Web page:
If you have been arrested or detained by the police or have been visited and questioned, you will want to know your legal rights before you make any statements. The police have strict rules that they must follow when making an arrest or questioning someone. If you believe the police have breached these in any way, they may be guilty of misfeasance in public office and you and your lawyer can make a complaint. You should speak to a lawyer as soon as possible who will explain your rights and support you. Asking to speak to a lawyer does not make it look as though you have done anything wrong. It is your legal right to ask for legal assistance in all circumstances concerning the police.

Being stopped by the police

The police have the right to stop anyone they think may have committed an offence. They may stop and arrest you whilst driving or on the street, come to your house or visit you at work or even stop you at an airport or other port, provided there is certain evidence to suggest you have information relating to a crime.

If the police intend to arrest you they must tell you what crimes they suspect you are involved with and read the arrest caution regarding your right to remain silent. You are legally obliged to provide your name and address but that is all. If you are arrested for an offence, you are entitled to demand legal assistance and representation.

In custody at the police station

If you are arrested, the police will usually take you to the police station where you will be held in a police cell and questioned. Once the police have finished asking you about the crime they believe you have committed, they will either charge you or release you. You can be held in custody for up to 24 hours. This time can be extended up to 96 hours for a serious crime such as murder and up to 14 days if you are arrested under the Terrorism Act.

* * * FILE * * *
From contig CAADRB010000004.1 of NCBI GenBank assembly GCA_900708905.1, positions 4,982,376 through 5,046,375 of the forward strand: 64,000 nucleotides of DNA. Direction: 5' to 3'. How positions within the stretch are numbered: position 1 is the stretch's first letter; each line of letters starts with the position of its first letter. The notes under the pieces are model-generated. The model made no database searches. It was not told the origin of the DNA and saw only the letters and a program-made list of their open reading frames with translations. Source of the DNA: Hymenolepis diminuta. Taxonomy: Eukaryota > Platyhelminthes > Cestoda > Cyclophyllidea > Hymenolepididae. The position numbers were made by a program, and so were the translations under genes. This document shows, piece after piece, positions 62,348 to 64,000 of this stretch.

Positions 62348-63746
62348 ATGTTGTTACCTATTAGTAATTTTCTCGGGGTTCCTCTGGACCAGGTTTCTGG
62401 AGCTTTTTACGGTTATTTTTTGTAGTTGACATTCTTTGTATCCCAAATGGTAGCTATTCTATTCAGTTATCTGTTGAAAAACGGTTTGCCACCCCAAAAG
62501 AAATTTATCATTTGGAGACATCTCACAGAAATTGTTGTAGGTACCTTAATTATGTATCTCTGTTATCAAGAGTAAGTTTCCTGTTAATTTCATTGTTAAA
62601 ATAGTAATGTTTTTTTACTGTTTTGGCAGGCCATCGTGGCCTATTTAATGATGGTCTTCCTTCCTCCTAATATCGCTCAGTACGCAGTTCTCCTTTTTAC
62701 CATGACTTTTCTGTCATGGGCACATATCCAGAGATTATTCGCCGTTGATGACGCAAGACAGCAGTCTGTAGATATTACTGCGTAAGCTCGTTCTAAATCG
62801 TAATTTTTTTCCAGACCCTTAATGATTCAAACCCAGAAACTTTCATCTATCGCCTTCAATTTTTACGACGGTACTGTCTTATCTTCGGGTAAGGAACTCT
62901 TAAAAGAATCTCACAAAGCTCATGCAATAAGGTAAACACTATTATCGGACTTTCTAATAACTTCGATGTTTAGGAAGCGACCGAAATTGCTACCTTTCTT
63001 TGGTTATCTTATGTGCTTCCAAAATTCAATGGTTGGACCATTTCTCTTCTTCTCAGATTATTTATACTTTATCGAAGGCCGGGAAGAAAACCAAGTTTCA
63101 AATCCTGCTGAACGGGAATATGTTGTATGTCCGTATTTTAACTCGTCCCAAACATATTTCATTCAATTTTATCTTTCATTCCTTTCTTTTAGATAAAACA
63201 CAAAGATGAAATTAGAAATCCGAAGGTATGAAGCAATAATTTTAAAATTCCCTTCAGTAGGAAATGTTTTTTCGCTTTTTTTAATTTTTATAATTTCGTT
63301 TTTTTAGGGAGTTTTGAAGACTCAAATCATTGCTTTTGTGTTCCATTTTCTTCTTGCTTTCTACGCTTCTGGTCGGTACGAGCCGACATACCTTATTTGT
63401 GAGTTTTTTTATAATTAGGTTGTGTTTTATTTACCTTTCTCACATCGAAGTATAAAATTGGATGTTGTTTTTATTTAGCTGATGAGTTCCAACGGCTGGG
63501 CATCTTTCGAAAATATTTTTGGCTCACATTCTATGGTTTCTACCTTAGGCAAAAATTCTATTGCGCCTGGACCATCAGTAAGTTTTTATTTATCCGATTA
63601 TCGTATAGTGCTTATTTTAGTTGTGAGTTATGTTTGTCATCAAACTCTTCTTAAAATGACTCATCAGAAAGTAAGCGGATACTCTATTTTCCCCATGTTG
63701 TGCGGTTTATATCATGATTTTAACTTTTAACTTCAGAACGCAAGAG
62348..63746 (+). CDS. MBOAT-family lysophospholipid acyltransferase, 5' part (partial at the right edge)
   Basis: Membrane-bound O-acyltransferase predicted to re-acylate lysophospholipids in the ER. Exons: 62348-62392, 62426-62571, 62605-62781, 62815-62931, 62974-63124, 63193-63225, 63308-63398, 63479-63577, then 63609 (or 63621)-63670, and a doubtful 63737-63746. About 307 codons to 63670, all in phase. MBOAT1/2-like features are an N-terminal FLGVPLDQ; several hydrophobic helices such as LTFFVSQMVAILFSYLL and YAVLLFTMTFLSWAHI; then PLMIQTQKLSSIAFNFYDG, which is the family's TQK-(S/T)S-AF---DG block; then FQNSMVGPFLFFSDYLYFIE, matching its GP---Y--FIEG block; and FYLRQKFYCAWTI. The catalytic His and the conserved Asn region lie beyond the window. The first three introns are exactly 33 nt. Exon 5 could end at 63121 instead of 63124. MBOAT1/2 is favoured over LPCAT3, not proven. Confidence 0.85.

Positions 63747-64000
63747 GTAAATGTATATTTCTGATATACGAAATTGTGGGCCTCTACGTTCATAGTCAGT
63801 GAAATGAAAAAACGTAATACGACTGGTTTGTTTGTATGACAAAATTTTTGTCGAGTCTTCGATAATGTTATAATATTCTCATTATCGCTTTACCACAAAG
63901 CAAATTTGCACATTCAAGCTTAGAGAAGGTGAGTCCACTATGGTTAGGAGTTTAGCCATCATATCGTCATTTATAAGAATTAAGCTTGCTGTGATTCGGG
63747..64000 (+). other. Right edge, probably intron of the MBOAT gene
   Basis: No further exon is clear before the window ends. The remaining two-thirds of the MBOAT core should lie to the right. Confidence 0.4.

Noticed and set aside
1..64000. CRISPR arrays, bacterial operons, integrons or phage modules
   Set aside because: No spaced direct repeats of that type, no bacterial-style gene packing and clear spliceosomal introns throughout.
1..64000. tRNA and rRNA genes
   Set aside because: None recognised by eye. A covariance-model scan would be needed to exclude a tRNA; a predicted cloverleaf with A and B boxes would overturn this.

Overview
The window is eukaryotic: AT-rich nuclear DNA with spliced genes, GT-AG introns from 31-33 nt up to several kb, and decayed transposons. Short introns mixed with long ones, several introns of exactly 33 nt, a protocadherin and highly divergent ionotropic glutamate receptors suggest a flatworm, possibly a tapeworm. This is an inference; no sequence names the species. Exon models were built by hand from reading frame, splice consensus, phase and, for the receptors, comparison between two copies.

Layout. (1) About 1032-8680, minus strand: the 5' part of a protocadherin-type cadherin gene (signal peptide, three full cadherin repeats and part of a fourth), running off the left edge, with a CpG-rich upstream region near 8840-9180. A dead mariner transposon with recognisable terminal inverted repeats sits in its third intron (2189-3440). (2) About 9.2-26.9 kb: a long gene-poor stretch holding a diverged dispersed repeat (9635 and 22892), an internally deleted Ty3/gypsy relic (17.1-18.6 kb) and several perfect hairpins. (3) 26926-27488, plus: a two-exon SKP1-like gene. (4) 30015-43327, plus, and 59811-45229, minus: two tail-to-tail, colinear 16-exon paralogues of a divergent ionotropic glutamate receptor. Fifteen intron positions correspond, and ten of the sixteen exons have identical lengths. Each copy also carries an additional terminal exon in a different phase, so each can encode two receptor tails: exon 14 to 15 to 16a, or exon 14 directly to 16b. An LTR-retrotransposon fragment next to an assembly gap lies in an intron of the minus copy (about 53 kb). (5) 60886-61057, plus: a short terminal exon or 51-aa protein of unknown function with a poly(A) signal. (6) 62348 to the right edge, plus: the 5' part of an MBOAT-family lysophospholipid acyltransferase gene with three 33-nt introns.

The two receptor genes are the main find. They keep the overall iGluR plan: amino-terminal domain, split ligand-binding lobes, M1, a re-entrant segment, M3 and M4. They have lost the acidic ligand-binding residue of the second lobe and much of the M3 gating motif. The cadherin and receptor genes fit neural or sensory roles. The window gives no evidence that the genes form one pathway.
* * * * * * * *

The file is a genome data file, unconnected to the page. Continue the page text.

The police will search you and a custody officer will keep your possessions. You are allowed to make a phone call to let someone know where you are. If you feel ill, or are injured, you are entitled to have medical attention. The police will normally take your photograph and they may take DNA samples, for example, saliva or hair and fingerprints.

If you are released on bail because there is not enough evidence to charge you, you will have to return to the police station for further questioning at a later date. The police also have the option to release you on conditional bail if they feel there is a chance you could commit another offence, fail to turn up at court or intimidate witnesses. This means your freedom is curtailed in some way, such as putting a night-time curfew or geographic boundary in place.

Being questioned by the police

Before you are questioned you must be informed of your legal rights. The first thing you should be informed of is your right to free legal advice. If you request legal assistance, you cannot be asked any questions until your lawyer is present, even if this means a significant delay before they arrive. You can choose to contact your own lawyer rather than the duty or legal aid solicitor.

You should be given a written notice – available in several languages – setting out your rights during the questioning, for example, breaks for food, toilet, etc. If you need an interpreter, the police need to find one for you. The police need to read you the police caution and inform you if the session is being recorded. You do not have to answer any questions put to you by the police, but you should be aware that not answering them may have consequences. It may harm your defence if you fail to mention something which you later rely on in court. Anything you do say however may be given in evidence.

Young and vulnerable people

If people in police custody are under 18 years of age or considered vulnerable, the police must attempt to make contact with their parents, carers or others responsible for their wellbeing. An appropriate adult must come to the police station and be present while the person is being questioned and searched.


Dealing with the police can be daunting but it is important to understand your rights and to seek legal advice to ensure those rights are protected. Whether you are detained, arrested, or charged remember your most important rights are the right to legal assistance and the right to remain silent until you have a lawyer present.

This information is for general purposes only. If you or someone you know wants more information or needs help or advice, please contact us on 0151 239 1020 or email [email protected].